Major new study examines link between performance related pay and stress

The relationship between performance-related pay (PRP) and stress will be the focus of a major new study by economists and health psychologists at the University of Aberdeen.

The three-year project, backed by £469,025 in funding from the Economic and Social Research Council, will study whether PRP - prevalent in many jobs including those in the so-called ‘gig’ economy - has a negative impact on health.

Scientists will undertake a series of experiments as part of the study, which will include measuring the levels of cortisol - a stress hormone - released by people engaged in performance related tasks compared to those who are paid a salary. 

As repeated to exposure to stress can lead to ill health, the study aims to objectively establish whether PRP produces a measurable, physical stress reaction in workers.

The study is being led by Professor Keith Bender, SIRE Chair in Economics at the University of Aberdeen Business School, in collaboration with Professor Ioannis Theodossiou in Economics, and Dr Julia Allan and Dr Daniel Powell, from the health psychology research group at the University’s Institute of Applied Health Sciences.

Professor Bender said: “Studies carried out here at the University of Aberdeen have suggested a strong correlation between performance-related pay and health, and this project will build on that work.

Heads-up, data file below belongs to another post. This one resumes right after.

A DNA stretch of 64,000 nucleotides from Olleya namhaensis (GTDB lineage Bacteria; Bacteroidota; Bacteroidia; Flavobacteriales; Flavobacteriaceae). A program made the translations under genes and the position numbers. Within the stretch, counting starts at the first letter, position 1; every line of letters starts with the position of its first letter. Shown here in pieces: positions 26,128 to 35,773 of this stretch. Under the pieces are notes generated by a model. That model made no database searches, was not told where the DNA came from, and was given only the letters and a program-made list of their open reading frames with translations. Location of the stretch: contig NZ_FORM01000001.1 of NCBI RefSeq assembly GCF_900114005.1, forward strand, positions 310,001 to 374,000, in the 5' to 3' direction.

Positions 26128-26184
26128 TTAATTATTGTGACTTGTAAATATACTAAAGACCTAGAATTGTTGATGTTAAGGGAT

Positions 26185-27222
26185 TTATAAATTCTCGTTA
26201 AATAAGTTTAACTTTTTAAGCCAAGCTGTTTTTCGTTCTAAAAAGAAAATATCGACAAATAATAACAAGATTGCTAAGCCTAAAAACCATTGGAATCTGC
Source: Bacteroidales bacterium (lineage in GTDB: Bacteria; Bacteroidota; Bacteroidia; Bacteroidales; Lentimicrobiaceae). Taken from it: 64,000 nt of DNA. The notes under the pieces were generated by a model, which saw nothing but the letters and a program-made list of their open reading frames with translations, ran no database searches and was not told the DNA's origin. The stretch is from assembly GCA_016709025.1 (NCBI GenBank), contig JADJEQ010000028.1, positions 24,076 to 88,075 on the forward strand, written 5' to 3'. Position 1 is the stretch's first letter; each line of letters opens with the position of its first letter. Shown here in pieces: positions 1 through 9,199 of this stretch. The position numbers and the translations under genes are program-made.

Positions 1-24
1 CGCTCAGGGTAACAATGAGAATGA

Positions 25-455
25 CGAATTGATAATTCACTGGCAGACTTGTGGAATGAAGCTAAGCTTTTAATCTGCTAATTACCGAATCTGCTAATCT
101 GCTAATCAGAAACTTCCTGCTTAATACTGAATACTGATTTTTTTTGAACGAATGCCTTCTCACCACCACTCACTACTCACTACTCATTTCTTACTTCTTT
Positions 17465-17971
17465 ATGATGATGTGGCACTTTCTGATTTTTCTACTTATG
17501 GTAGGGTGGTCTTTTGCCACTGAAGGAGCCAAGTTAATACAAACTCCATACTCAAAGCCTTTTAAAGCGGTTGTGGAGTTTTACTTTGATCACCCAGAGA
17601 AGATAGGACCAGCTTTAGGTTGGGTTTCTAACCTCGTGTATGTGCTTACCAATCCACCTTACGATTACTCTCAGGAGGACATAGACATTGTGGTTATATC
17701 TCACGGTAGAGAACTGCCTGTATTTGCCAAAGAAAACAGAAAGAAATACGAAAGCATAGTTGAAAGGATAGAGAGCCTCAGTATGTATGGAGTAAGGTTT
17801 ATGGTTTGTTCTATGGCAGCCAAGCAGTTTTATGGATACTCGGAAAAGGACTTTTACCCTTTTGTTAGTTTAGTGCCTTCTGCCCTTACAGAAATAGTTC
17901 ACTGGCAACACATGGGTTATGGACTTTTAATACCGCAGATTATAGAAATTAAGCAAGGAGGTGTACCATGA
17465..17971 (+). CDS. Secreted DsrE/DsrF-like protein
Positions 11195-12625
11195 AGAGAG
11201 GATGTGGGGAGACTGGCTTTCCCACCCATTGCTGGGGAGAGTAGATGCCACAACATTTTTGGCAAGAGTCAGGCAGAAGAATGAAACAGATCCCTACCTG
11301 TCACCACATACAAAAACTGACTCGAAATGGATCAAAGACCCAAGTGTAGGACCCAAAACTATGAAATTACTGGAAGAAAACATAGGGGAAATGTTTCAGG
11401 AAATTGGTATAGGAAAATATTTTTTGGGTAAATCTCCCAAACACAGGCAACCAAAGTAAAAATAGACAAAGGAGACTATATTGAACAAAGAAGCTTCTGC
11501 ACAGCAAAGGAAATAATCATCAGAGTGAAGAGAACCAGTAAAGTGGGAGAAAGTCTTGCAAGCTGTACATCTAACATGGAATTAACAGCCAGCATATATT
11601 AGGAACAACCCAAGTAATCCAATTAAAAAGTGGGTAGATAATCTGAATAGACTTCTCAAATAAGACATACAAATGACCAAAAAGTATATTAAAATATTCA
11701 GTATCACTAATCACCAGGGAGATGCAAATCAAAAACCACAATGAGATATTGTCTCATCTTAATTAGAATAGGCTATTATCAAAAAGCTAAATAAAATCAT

“Much of the previous research in this area tends to be broad-based case studies that haven’t been able to establish a definitive link between PRP and stress, but we will be the first to use objective measurements to establish whether or not a link exists.

“The strength in our study is that it is multi-disciplinary, combining the skills of the Department of Economics and the research group in Health Psychology, with a clear focus on establishing whether PRP induces low grade stress which is bad for our health.” 

Dr Powell added: “Cortisol is a hormone which is essential for regulating normal physiological functioning, but can have negative effects on both physical and psychological health if elevated over long periods of time.

“Stress has well known consequences for health, and measuring workers’ cortisol responses to PRP will give us insight into one of the reasons why PRP might be associated with poorer health outcomes.”


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